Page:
Next I went to hear about Koha, and open source ILS.  Regrettably, this was off at a hotel some distance away from the convention center, and the walk over was rather uncomfortable (a little hot and even a bit humind; note to self: get more comfortable shoes!).  Anyway, I don’t know if Koha is really right for us, but I should would like to play with it some and see what I can learn.  the  presenter was from a company called Liblime, which provides support for libraries wanting to implement Koha.  Some links: (podcast of the session, I believe).

The key to migrating to Koha appears to be getting your data into a standards compliant format.

some libraries who have implemented Koha to check out:

Florida Southern Libraries (group of academic libraries)

Waldo Consortium (academic libraries in NY)

Not clear that Koha would actually save much money, if any, if you have to contract out all of the development support.  But, if the cost is equal to what we have, it looks like a nicer, more robust ILS all around.

took the shuttle back to the convention center for an EBSCO presentation/lunch featuring their new interface.  Looks nice.  Food was okay, but the veggie option was pretty weak.  Met any interesting pair of siblings who were originally from Malawi, but now live on the east coast.  They were shocked when to learn I knew where Malawi is.

From there I went to a session on Developing Cultural Competency.  I thought it was going to be about cultural competencies in terms of interactions with patrons, but as it turns out, while that was part of it, it seemed the bigger focus was internally, i.e. on developing a cultural competent workforce.  It was interesting and I would like to get more into.  Lots to think about in terms of understanding where everyone is coming from and what they have to contribute.  One presenter noted that the National Association of Social Workers (NASW) has well developed cultural competency standards, and the suggestion was that ALA/ACRL should do the same.  Still, I did end up leaving before the end as it was a four hour session and conflicted with other sessions i wanted to attend.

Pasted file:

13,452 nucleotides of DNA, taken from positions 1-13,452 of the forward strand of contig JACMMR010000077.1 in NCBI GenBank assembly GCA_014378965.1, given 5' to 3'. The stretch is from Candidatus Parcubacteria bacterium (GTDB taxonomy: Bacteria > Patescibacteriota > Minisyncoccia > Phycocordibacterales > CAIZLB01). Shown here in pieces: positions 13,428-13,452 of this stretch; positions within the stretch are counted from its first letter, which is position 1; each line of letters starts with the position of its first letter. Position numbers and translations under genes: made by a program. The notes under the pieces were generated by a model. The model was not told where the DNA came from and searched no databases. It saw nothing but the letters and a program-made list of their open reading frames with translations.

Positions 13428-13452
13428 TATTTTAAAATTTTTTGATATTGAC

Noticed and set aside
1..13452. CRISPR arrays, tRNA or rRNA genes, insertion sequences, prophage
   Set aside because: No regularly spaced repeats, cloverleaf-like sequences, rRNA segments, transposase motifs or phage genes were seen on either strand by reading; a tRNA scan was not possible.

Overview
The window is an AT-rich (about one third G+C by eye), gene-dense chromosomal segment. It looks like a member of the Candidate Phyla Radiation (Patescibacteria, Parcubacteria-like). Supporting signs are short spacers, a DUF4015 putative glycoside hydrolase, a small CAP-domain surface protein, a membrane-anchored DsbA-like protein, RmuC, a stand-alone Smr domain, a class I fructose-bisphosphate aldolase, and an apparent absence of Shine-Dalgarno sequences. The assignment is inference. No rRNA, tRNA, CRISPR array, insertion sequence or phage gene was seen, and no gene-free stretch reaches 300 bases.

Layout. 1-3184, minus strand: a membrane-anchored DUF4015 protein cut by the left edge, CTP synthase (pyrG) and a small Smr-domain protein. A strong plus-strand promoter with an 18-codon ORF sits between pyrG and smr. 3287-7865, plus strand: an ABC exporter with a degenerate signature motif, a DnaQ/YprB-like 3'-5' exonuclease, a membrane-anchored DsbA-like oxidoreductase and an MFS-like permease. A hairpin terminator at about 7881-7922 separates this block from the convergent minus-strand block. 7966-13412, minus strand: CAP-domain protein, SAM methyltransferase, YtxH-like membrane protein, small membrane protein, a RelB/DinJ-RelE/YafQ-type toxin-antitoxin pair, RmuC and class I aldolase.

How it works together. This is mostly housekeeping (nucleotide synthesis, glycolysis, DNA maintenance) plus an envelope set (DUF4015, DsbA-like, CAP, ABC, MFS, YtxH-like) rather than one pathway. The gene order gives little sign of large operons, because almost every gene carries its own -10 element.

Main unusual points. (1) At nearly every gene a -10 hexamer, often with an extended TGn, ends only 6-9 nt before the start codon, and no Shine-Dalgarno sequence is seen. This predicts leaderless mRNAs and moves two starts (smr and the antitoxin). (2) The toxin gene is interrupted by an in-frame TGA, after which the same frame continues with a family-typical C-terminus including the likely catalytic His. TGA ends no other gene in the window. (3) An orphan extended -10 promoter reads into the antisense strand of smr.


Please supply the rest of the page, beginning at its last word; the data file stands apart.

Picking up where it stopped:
Now I’m off to learn about RDA and FRBR.

Working for the Feds

June 27, 2008

So, after an extended hiatus, I’m ready to start contributing to this blog again. Having finished the 23 Things program, my focus now switches to general library issues and my own professional development. To kick things off, I’m attending the ALA conference in Anaheim this weekend. It’s a big conference with over 10,000 librarians coming in from all over the country and the world. Closest thing I’ve been to that approximates those kinds of numbers is the APSA (American Political Science Association) conference I went to back in 1996 (I think), but that was more like half that number.

Anyway, I’m starting the conference by attending an all day workshop on careers in federal libraries. My focus from the start has always been academic librarianship, but I do want to keep my options open, so I figured this session couldn’t hurt. The big take-away from the session so far (we’re in the lunch break) is to be patient with the whole application process. Very bureaucratic and very slow. It’s the federal government; did anyone expect anything else? What else? Was interested to learn that librarians working for the foreign service (aka Information Resource Officers) do not have to take the foreign service exam, as they enter the foreign service as so-called “specialists” rather than “generalists”. But, like other foreign service officers, they are expected to rotate from post to post around the world every few years. Exciting if you don’t have kids. Not so exciting if you do.

Couple of job-hunting pointers: (search librarians, technical information specialist, records management; series# 1410, 1411, 1412, 2210) (Foreign Service/State Dept. jobs)

Check agency specific websites

Check with local HR offices of federal agencies; some jobs posted locally, not in national websites. (list of internships at federal libraries)

Okay, that’s all for now. The rest of the day looks to be devoted to resume review and other job-hunting advice. Later, I’ll check out some the conference intro sessions, the general one (NMRT), the techies (LITA), and reference (RUSA).